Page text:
Are our sweet challahs, babkas, cookies etc. as unhealthy as the supermarket variety? Certainly not. Even with these "compromise" products we add 10% whole grain flour (so that it won't be noticeable), for extra fiber. We also use a special industry baking margarine (that is not available in the stores) containing 0% cholesterol and less than 1% trans fats. Is margarine healthy? Not really, but ours is the healthiest of the lot and it allows us to achieve comparable texture and quality to the supermarket stuff. You just cannot duplicate the quality of these items (pies, cookies, babkas etc.) without a solid fat, and since we are pareve, butter is a no-no.

What about the 15%? We have a whole range of REALLY HEALTHY stuff that is top of the top and doesn't get any healthier. In fact of our 50 or more products, only 12 contain sugar and margarine. The rest of the 38 don't! Where is the focus of our bakery? On the healthy stuff, for sure!

The 15% sector will find that our really healthy products are uncompromising and unparalleled in the Israeli market.

We concentrate the healthy stuff on daily food. The less healthy stuff is food that is consumed occasionally, like cookies, pies, babkas etc. Even if you make these out of the super-healthiest ingredients, they SHOULDN'T BE eaten daily anyway. They are good for a treat now and then, nothing more. So our "treat" items are not the top of the top healthy. But they are still streets healthier than the supermarket variety.

Are we afraid of revealing our "secret strategy" to everyone, even to the 85% sector? Not at all. We openly confess that we want to try get people to eat more healthy food and it begins with the staple, bread!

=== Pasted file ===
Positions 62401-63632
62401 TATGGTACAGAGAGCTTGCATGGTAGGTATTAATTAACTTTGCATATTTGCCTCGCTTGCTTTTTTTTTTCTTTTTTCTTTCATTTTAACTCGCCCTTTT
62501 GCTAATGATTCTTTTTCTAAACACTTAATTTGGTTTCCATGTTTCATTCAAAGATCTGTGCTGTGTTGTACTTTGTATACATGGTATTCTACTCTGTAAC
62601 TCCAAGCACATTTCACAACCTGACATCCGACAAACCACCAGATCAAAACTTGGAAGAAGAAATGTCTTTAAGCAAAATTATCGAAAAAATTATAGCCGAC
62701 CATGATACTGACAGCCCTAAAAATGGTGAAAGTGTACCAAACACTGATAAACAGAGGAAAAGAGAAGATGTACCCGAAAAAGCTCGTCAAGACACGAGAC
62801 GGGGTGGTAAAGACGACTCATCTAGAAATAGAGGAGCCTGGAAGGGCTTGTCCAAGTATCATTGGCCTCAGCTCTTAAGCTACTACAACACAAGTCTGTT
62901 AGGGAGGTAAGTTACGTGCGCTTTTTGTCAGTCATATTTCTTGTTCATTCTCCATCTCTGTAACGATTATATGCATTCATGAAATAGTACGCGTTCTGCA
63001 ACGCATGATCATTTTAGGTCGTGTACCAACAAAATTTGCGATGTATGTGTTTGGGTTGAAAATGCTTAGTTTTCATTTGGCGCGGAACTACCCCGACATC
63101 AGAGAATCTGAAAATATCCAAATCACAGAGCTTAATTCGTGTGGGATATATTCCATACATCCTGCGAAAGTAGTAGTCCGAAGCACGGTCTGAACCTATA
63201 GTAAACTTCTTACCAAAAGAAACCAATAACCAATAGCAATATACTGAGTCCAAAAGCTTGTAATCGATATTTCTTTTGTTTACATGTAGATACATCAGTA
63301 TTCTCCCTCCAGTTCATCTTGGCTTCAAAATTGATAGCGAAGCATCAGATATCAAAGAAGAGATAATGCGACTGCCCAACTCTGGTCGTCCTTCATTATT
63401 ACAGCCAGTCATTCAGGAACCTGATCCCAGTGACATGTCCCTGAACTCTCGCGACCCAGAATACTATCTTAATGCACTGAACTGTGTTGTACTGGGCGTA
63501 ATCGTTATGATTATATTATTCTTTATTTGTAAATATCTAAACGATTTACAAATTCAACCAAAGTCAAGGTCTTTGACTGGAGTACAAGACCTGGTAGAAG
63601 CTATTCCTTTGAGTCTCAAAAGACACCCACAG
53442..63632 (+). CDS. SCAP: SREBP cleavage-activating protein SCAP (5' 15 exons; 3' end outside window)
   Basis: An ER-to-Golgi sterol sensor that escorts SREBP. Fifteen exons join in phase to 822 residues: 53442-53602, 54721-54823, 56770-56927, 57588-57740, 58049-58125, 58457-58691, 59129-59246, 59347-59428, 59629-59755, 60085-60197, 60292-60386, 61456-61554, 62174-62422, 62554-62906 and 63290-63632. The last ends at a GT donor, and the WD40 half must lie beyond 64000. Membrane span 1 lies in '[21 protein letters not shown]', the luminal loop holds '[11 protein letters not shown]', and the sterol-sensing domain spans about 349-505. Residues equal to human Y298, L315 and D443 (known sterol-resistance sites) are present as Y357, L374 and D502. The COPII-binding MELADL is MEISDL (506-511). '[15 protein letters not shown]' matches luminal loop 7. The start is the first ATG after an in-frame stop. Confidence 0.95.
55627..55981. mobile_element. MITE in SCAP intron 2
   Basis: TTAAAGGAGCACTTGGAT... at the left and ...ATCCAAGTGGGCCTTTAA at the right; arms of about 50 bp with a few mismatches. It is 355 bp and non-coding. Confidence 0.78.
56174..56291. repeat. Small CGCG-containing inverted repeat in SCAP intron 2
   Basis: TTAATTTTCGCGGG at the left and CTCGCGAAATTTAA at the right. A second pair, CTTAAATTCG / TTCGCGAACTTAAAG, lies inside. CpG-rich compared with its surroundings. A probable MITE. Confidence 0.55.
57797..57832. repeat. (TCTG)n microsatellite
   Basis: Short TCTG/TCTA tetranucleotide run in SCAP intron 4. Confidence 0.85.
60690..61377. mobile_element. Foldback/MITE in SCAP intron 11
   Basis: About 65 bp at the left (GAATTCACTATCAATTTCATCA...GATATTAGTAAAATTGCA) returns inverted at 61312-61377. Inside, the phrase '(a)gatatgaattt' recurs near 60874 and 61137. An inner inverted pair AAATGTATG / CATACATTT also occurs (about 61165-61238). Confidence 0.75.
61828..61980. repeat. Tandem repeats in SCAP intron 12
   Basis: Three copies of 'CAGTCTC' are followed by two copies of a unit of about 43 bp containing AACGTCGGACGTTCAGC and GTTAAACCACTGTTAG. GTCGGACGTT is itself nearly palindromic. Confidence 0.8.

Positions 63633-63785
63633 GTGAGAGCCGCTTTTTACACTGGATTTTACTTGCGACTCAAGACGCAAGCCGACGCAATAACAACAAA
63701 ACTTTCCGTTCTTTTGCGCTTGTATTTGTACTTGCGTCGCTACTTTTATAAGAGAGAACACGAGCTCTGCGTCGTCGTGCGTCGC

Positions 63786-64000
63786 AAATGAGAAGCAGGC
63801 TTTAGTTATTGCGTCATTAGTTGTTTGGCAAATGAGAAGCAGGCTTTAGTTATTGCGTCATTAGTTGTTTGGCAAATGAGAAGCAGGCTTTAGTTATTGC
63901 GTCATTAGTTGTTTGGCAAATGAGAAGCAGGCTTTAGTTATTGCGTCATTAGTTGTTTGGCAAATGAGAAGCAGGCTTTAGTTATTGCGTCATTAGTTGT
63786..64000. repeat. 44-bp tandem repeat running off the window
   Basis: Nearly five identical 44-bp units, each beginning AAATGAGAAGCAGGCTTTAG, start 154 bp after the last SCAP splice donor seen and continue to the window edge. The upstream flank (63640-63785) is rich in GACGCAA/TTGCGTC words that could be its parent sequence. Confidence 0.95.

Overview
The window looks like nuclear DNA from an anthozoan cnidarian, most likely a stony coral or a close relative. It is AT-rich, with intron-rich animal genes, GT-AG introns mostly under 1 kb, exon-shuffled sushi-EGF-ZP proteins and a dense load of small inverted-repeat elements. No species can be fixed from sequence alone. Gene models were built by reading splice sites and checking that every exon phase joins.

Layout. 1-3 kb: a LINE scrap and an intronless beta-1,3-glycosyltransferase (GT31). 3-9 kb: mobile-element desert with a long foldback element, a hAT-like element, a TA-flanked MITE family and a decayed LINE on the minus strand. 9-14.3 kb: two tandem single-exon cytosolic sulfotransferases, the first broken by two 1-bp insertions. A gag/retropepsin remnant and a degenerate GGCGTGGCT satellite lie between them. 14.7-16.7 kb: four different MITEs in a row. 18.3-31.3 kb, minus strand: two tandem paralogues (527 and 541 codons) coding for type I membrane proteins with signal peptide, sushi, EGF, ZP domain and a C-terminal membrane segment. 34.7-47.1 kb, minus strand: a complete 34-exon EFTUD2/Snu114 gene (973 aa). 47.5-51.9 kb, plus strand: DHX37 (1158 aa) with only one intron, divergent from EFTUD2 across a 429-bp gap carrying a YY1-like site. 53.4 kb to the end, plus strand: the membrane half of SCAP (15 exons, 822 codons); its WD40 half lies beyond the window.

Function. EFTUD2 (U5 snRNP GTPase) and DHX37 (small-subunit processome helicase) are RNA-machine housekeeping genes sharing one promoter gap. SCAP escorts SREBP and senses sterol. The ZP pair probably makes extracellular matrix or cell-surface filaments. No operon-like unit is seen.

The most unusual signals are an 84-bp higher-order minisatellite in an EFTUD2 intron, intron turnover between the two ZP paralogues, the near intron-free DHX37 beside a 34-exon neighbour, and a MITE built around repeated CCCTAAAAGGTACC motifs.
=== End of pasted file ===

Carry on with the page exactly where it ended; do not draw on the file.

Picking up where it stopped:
We do not try hide anything. Every one of our products is described in detail, with the full ingredients list, even going down to the exact ratio of flours used (thereby revealing some of our proprietary formula to our competitors), but no matter, it is more important that we have full transparency and honesty. That is what builds trust. On our inventory list, you may click on any item on the list to receive a full profile and full info about any item.

Our customers value that we are honest. They value our integrity in a market full of charlatans. They flip over our home-made quality that is unsurpassed in the Israeli market.

Can we succeed in "converting" the entire 85% sector. Probably not. However we are achieving resounding success in improving the health of this sector by a smaller fraction, like 5-10%, rather than concentrating only on a marginal portion of the population and increasing their health by 70%. We will always go for increasing the health of the majority by 5% rather than only the minority by a greater factor.

We are also making waves with our products and our workshops and gathering more and more people into the fold and educating and enlightening more and more people to make better choices regarding their food.

We are doing it quietly, with little fanfare. We are treading lightly and carrying a big bread staff. We have already helped multitudes of people and we aim to help multitudes more.

We are on a mission and it has only just begun.

Les Saidel